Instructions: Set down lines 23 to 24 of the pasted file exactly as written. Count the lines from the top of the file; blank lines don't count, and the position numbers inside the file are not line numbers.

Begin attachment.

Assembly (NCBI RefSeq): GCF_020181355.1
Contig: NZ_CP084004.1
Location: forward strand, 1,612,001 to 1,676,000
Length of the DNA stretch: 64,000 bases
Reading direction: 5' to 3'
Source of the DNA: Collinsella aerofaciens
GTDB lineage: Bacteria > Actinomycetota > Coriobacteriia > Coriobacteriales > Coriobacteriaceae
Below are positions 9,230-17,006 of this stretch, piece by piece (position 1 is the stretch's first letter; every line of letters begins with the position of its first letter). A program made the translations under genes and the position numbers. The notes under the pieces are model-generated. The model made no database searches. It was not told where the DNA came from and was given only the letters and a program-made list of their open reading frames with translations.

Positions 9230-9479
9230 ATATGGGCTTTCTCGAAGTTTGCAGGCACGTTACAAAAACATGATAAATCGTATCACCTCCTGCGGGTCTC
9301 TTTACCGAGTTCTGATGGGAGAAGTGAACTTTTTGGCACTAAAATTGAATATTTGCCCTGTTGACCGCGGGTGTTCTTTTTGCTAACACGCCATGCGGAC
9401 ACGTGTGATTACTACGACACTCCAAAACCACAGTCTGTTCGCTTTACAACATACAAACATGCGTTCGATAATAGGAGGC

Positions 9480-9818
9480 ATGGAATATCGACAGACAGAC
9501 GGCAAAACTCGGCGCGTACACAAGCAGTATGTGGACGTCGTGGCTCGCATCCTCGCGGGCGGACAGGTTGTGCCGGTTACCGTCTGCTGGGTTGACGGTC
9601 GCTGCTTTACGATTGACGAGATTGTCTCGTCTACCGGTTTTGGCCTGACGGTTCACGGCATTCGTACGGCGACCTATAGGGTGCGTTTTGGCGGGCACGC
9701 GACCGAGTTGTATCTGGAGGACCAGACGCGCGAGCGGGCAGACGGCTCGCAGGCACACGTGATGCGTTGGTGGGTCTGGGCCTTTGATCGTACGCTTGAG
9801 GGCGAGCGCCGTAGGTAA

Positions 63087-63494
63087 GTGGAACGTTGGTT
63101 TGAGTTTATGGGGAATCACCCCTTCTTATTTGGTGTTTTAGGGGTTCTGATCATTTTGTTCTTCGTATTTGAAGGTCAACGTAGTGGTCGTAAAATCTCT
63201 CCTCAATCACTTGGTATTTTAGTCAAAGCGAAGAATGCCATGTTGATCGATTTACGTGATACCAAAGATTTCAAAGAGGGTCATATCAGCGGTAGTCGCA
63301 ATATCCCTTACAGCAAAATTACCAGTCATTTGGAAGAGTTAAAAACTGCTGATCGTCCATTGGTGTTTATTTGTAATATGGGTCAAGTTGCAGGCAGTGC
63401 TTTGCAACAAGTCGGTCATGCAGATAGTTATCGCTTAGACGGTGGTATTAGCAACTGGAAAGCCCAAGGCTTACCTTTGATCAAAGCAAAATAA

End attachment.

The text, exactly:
63301 ATATCCCTTACAGCAAAATTACCAGTCATTTGGAAGAGTTAAAAACTGCTGATCGTCCATTGGTGTTTATTTGTAATATGGGTCAAGTTGCAGGCAGTGC
63401 TTTGCAACAAGTCGGTCATGCAGATAGTTATCGCTTAGACGGTGGTATTAGCAACTGGAAAGCCCAAGGCTTACCTTTGATCAAAGCAAAATAA